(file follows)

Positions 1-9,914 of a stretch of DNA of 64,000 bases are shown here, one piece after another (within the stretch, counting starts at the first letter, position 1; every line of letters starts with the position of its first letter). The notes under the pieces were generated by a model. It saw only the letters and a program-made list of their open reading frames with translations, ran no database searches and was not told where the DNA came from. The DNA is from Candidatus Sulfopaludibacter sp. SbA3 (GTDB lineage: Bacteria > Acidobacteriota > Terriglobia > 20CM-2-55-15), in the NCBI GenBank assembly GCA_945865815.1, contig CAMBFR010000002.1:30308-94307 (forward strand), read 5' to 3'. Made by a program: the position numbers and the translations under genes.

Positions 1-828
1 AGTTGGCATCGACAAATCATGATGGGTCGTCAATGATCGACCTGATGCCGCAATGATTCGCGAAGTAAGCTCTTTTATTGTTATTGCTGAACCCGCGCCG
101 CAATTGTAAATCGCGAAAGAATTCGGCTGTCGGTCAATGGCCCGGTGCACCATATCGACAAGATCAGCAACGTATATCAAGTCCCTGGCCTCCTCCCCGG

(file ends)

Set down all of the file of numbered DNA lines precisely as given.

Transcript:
Positions 1-9,914 of a stretch of DNA of 64,000 bases are shown here, one piece after another (within the stretch, counting starts at the first letter, position 1; every line of letters starts with the position of its first letter). The notes under the pieces were generated by a model. It saw only the letters and a program-made list of their open reading frames with translations, ran no database searches and was not told where the DNA came from. The DNA is from Candidatus Sulfopaludibacter sp. SbA3 (GTDB lineage: Bacteria > Acidobacteriota > Terriglobia > 20CM-2-55-15), in the NCBI GenBank assembly GCA_945865815.1, contig CAMBFR010000002.1:30308-94307 (forward strand), read 5' to 3'. Made by a program: the position numbers and the translations under genes.

Positions 1-828
1 AGTTGGCATCGACAAATCATGATGGGTCGTCAATGATCGACCTGATGCCGCAATGATTCGCGAAGTAAGCTCTTTTATTGTTATTGCTGAACCCGCGCCG
101 CAATTGTAAATCGCGAAAGAATTCGGCTGTCGGTCAATGGCCCGGTGCACCATATCGACAAGATCAGCAACGTATATCAAGTCCCTGGCCTCCTCCCCGG